Another option is to build an outdoor bathtub if you don’t want to use your tub for an ice bath.
You’ll want to use a metal or plastic ice bath tub for the best temperature control, although there are inflatable outdoor bathtubs that may also work.
The filling up of the ice bath tub is the same as the tub in your bathroom, except that you can experience the benefits of a cold tub outdoors!
You can also use a trash can as your cold tub – a clean one. If you don’t already have a clean trash can lying around, you can order one for the sole purpose of an ice bath.
Trash cans are great if you want to take your ice bath outdoors. You avoid a potential mess of ice cold water in your bathroom and you won’t have a bathtub in your backyard.
You go about filling the trash can in a similar way as you do a tub – fill halfway with cold water, then two-thirds of the way with ice. The only difference is that you’ll be standing upright in the trash can instead of lying down. Either way, the benefits are the same.
A chest freezer is the last popular option for your cold tub.
You may not have ever looked at your chest freezer and considered taking a bath in it, but these freezers are very convenient for an ice bath. This is because they come with a cooling system, making it much easier to regulate the temperature and cool down the water quicker.
Don’t empty your chest freezer just for a 10-minute ice bath. While you can purchase a chest freezer from Amazon, you may want to think about getting one secondhand for this specific purpose. Just check the freezer’s weight capacity and that it is clean of dirt and debris before using it.
You’ll also need to ensure that there are no cracks or other places for the ice cold water to leak out. Use sealant around the freezer just to be safe.
Once your freezer is prepped, fill it with water about two-thirds of the way. This method doesn’t necessarily need any ice, as the freezer keeps the water cold. Once the water is cold enough – to a temperature of around 45 to 58 degrees Fahrenheit, you’re ready to hop in! Just make sure to unplug the freezer before you do to avoid any electrical accidents (very unlikely, but just to be safe!).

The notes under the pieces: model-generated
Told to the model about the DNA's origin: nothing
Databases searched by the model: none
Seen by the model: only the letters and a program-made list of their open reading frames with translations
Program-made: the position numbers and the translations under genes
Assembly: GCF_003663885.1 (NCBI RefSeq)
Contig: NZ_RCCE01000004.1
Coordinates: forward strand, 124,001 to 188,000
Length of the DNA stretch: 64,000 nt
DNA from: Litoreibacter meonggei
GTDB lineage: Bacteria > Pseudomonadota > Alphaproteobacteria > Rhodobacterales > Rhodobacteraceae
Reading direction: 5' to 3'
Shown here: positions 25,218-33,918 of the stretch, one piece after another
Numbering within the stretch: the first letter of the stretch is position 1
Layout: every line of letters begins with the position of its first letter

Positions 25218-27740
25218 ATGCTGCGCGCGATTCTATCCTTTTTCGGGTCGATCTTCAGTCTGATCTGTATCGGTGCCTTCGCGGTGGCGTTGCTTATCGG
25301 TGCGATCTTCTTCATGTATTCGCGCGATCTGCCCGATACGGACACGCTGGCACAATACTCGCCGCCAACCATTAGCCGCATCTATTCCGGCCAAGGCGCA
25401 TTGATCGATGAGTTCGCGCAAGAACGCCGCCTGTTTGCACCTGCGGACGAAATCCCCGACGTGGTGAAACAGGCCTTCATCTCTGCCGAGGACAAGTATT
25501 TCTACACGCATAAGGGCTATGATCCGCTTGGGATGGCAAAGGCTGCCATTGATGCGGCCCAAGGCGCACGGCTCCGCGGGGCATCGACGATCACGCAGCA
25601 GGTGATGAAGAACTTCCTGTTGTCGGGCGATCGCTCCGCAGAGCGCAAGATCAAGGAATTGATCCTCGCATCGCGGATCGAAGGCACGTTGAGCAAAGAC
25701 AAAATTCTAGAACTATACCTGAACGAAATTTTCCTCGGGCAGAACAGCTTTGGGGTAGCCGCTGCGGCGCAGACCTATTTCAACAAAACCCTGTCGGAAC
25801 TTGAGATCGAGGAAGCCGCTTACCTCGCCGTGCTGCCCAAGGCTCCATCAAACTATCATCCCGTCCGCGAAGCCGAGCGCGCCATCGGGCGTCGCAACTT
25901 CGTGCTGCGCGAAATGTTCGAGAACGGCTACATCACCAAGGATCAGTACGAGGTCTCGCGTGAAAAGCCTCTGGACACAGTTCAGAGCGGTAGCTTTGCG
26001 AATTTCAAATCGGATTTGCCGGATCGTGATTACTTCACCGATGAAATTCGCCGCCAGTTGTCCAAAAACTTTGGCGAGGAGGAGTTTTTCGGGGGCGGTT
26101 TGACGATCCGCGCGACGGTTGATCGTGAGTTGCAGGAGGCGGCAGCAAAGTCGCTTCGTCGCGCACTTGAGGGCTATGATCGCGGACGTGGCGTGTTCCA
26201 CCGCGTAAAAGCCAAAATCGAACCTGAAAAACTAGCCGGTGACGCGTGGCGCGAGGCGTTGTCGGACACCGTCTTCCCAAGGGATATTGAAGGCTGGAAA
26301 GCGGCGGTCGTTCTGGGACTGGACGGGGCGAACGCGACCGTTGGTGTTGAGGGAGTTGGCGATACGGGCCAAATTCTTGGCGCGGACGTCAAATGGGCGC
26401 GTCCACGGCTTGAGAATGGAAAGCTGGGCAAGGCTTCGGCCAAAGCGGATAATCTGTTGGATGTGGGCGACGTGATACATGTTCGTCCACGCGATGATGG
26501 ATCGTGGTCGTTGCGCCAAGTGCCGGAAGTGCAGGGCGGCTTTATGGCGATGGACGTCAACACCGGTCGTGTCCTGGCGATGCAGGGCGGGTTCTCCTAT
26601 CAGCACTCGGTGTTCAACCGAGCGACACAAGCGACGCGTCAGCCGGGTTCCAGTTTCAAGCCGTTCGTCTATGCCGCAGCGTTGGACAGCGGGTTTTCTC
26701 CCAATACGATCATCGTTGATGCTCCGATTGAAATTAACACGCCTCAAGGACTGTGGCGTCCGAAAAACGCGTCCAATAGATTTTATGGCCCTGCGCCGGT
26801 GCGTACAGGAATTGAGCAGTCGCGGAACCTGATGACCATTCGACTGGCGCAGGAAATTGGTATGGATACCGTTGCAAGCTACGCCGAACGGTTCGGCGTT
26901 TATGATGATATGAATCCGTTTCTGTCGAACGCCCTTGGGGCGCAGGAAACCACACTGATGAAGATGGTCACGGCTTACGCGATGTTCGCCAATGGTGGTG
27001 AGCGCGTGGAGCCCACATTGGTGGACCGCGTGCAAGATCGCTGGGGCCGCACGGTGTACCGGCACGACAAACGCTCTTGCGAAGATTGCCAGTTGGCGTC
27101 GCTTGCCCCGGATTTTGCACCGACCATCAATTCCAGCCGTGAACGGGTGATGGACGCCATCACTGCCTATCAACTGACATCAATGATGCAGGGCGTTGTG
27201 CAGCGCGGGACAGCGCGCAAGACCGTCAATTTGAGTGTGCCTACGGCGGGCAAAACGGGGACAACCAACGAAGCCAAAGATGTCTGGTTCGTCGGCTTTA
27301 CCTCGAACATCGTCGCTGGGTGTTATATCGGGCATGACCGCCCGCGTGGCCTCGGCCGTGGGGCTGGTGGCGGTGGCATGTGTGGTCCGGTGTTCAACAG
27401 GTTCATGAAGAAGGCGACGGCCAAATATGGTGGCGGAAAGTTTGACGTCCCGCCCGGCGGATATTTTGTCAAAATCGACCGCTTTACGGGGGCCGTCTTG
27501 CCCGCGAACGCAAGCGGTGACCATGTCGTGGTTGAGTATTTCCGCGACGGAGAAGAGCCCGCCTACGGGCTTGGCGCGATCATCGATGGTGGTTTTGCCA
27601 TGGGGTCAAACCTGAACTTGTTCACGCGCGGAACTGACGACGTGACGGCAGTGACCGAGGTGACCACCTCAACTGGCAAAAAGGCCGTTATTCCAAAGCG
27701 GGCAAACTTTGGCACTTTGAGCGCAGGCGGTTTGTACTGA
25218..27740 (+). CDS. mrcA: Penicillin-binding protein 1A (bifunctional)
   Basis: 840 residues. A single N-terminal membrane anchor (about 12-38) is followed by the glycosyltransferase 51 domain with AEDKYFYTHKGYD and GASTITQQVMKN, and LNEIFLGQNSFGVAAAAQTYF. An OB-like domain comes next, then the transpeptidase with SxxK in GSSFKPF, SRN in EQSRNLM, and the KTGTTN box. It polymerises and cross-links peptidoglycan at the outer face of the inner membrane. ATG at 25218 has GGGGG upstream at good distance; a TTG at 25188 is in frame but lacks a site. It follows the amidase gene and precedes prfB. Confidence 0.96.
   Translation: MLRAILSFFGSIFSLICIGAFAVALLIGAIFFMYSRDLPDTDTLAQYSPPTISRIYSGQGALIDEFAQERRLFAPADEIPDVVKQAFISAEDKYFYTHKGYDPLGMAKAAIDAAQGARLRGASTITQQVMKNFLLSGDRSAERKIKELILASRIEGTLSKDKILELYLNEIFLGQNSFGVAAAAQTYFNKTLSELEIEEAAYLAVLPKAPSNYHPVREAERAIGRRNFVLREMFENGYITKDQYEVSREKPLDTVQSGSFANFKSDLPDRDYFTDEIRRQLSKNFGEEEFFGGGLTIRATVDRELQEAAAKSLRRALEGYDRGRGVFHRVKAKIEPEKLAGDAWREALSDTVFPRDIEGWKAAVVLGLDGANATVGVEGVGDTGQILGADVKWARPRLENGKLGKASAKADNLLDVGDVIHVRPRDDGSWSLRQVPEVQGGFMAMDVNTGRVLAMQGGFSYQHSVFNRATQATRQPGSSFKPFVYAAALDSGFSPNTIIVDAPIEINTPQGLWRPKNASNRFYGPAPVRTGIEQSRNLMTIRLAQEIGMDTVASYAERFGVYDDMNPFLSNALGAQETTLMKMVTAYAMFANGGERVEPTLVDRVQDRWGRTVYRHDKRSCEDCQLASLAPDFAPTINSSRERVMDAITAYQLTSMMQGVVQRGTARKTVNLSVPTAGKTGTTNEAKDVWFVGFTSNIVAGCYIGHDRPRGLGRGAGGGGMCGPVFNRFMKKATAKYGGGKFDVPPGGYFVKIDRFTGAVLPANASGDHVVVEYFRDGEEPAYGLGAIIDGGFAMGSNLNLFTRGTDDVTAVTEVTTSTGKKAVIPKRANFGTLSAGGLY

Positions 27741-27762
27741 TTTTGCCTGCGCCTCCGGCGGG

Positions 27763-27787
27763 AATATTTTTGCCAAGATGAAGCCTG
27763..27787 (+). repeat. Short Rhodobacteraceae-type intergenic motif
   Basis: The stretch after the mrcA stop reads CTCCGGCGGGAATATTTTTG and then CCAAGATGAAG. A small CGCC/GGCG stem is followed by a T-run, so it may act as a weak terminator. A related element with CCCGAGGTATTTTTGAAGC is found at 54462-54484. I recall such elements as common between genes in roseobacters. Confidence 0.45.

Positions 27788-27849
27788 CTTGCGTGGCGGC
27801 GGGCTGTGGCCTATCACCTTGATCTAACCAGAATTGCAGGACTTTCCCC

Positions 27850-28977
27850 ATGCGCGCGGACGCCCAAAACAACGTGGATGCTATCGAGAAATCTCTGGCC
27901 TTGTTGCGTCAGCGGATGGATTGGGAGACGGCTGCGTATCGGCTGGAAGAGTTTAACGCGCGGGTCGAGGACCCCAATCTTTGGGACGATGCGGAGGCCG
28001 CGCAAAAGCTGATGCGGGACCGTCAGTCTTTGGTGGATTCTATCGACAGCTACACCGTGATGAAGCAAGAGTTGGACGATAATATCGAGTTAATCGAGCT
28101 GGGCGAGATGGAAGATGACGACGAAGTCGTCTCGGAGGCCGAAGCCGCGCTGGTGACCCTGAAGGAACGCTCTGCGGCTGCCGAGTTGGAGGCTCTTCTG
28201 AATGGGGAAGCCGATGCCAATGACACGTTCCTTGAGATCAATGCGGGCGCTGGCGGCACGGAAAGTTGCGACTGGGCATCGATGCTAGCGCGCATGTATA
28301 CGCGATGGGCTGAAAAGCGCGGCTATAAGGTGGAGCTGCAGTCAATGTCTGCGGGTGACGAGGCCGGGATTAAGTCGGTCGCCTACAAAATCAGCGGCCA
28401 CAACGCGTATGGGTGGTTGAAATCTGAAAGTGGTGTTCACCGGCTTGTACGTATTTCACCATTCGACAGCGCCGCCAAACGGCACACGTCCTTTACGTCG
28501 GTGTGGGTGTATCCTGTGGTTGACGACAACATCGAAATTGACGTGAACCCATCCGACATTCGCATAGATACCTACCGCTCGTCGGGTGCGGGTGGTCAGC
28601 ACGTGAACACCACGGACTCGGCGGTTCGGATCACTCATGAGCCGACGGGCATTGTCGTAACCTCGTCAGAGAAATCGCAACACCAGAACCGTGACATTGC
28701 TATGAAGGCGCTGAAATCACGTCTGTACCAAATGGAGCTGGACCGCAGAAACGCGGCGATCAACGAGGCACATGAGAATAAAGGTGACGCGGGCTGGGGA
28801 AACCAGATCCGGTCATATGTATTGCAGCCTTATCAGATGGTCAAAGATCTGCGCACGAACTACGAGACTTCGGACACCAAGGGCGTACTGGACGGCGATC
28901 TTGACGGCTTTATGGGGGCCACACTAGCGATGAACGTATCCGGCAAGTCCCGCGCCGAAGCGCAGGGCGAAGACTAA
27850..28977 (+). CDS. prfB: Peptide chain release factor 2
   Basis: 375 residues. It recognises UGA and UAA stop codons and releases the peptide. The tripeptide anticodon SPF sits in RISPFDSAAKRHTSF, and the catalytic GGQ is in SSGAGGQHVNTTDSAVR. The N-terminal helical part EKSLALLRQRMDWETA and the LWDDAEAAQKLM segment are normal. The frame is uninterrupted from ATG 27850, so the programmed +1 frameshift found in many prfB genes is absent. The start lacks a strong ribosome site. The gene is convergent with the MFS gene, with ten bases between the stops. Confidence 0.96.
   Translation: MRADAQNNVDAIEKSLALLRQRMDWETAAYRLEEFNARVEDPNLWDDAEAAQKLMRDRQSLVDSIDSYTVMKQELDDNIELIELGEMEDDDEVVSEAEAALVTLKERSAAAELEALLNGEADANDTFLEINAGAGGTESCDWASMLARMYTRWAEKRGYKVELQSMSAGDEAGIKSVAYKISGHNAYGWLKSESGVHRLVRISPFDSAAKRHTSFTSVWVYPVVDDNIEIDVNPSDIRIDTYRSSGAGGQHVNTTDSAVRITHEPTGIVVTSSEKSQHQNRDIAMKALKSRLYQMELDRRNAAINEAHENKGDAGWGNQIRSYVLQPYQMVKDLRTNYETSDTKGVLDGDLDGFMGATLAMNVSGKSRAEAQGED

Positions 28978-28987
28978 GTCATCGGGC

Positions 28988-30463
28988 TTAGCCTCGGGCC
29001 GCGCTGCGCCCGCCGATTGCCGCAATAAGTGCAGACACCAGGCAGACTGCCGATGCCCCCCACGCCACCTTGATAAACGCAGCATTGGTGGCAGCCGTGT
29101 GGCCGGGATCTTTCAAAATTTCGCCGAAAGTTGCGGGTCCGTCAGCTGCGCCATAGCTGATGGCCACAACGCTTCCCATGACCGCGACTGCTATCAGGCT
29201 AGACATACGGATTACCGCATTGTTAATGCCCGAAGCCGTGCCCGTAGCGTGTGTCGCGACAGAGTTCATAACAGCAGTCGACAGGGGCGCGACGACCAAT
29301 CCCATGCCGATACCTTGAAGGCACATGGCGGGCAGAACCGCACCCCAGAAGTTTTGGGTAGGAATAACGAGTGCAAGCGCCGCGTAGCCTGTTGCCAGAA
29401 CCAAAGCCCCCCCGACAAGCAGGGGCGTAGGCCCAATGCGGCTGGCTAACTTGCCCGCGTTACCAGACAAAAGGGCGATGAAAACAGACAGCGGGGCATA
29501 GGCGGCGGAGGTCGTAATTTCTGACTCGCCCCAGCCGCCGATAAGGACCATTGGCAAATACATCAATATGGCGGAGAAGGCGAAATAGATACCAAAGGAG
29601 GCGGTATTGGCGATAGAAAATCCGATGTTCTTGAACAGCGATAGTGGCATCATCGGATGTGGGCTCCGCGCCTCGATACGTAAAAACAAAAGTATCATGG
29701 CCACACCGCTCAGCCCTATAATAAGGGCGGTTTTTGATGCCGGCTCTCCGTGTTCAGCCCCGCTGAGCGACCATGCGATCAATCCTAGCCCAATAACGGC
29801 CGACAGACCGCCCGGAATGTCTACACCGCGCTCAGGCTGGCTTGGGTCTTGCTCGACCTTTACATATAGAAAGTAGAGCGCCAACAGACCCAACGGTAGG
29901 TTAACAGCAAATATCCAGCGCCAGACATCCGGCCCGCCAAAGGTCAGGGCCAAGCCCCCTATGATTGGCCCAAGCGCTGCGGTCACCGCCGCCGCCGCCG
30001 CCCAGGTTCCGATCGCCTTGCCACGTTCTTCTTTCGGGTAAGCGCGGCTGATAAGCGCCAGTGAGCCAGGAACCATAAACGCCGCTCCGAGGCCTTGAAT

The best part about the chest freezer method is that you can keep the water in there for the next time you decide to take a cold bath. However, to avoid bacteria build-up, make sure to change the water at least once a month.
As you can see from these examples, a cold tub is a great DIY project, and it’s generally a very simple one!
Other Cold Tub Guide Tips
Here are a few additional tips to keep in mind when preparing your DIY cold tub:
- If you’re first starting out, you should always wear clothes when taking your cold plunge. Wearing at least shorts and a t-shirt is the best option. As you get more experienced, you can start wearing less and less.
- It’s crucial that you have a towel and dry clothes ready as soon as you come out of the tub to get your body back to temp sooner.
- Make sure never to spend more than 15 minutes in your cold tub, as this can adversely affect your body.
Ultimate Cold Tub Guide – The Verdict
Ice baths may sound daunting initially, but they are a great way to help your body recover and improve your overall mental health.
Hopefully, this cold tub guide has inspired you to set up your own cold tub and take advantage of the benefits of this experience.
The most important thing to remember is to ensure that you have a plan to raise your body temperature after the plunge, whether going back inside or huddling around your backyard heater.